Wind Energy

BP has the largest operated renewable energy business of any major international oil and gas company. In the United States, its renewable assets include 14 onshore wind farms located everywhere from the Hawaiian island of Maui to the hills of northeast Pennsylvania.

The company’s U.S. wind farms have a gross generating capacity of 2,259 megawatts. That’s enough electricity to power all the homes in a city the size of Philadelphia, and it makes BP one of America’s top wind energy producers.

BP directly operates 13 wind farms — in Colorado, Idaho, Indiana, Kansas, Pennsylvania, South Dakota and Texas — while holding an interest in a separate wind facility in Hawaii. Its largest wind facility is the Flat Ridge 2 farm in southcentral Kansas, which can generate enough electricity to power twice the number of homes in the state capital of Topeka.

Wind power accounts for more than half of all renewable power in the world today, and it is helping propel the transition to a lower-carbon future. In 2016, a net wind portfolio the size of BP’s helped avoid nearly 3 million tons of carbon dioxide emissions. To put that number in perspective, it is equivalent to:

  • the annual energy-related emissions of around 326,000 typical homes; 
  • the emissions produced by burning roughly 3.3 billion pounds of coal; 
  • the emissions produced by consuming more than 347 million gallons of gasoline.

Every BP-operated wind farm receives round-the-clock support from on-site personnel and/or from BP’s Remote Operating Center (ROC) in Houston. During normal business hours, operators at individual wind farms manage their sites. During off-hours, weekends and holidays, operators at the ROC take control.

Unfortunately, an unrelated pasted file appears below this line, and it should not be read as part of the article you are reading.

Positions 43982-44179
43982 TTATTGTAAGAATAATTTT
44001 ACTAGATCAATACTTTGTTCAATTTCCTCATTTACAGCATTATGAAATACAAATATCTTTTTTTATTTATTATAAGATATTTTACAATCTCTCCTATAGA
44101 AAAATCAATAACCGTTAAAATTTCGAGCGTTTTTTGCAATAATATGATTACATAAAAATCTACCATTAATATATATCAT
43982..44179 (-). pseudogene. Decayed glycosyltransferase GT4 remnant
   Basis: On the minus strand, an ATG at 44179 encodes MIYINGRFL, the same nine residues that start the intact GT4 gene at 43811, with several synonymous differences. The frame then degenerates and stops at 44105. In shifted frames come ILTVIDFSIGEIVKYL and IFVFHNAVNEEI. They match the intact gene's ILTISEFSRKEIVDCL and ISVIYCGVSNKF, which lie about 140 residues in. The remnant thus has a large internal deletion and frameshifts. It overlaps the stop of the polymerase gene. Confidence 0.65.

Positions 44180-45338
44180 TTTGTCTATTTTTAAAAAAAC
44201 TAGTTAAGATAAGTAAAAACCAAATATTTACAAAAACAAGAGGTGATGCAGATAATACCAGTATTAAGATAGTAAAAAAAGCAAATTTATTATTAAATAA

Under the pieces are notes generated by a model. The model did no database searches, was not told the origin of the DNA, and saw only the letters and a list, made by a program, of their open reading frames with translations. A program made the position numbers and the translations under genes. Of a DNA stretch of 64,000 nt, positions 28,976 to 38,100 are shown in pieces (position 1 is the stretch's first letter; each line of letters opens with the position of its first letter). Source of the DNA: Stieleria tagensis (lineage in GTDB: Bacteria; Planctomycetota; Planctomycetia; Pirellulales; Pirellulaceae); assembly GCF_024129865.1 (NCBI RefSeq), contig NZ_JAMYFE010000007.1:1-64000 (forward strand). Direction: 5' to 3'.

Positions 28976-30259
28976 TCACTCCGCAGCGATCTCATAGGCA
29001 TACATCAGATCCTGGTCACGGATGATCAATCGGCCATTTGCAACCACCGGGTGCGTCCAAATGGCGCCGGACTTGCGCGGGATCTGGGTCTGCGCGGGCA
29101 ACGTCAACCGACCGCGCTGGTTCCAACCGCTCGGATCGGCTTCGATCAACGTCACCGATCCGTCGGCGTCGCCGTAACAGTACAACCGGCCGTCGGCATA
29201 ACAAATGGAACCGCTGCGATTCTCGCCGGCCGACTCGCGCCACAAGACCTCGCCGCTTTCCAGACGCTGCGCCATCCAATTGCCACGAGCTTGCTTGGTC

Using advanced technology, ROC teams centrally monitor all BP sites — 24 hours a day, seven days a week — while working with colleagues in the field to enhance performance, reliability and safety.

ROC monitoring systems capture turbine availability, power generation capacity, wind speed, weather and other critical factors. An embedded alarm system immediately notifies operators of potential problems, such as approaching storms or flash flood warnings.

BP works hard to prevent its wind operations from affecting the wildlife and habitats that surround its facilities. For example, it voluntarily adjusts the movement of wind turbines to reduce their impact on bat populations during peak migration seasons.

“We are always focused on safety and sustainability in everything we do at our wind farms,” says BP Wind Energy CEO Laura Folse. “Our staffers at the ROC provide an extra set of eyes and help our people in the field work safely and responsibly.

“Additionally, we continue to optimize our business by seeking out technological advancements and finding ways to deliver power more efficiently.”

The Benefits of Wind Power

Wind power is safe, clean and increasingly affordable – with the potential for production on a much larger scale.

As a low-carbon energy source, the use of wind reduces the amount of carbon produced to meet the world’s energy needs. We estimate that BP Wind Energy’s wind energy generation in 2015 alone offset nearly 3 million tons of CO2 in 2015, which is equivalent to the annual emissions from approximately 246,000 typical homes, according to the BP 2015 Sustainability Report.

As wind turbine technology has continued to evolve and improve, wind farms using new generation technology can produce more energy at an ever-decreasing cost – a cost that is becoming increasingly competitive in the overall energy marketplace.

At BP Wind Energy, we are committed to playing a central role in mapping the future of this important and exciting segment of the energy sector.

BP Wind Energy Sites

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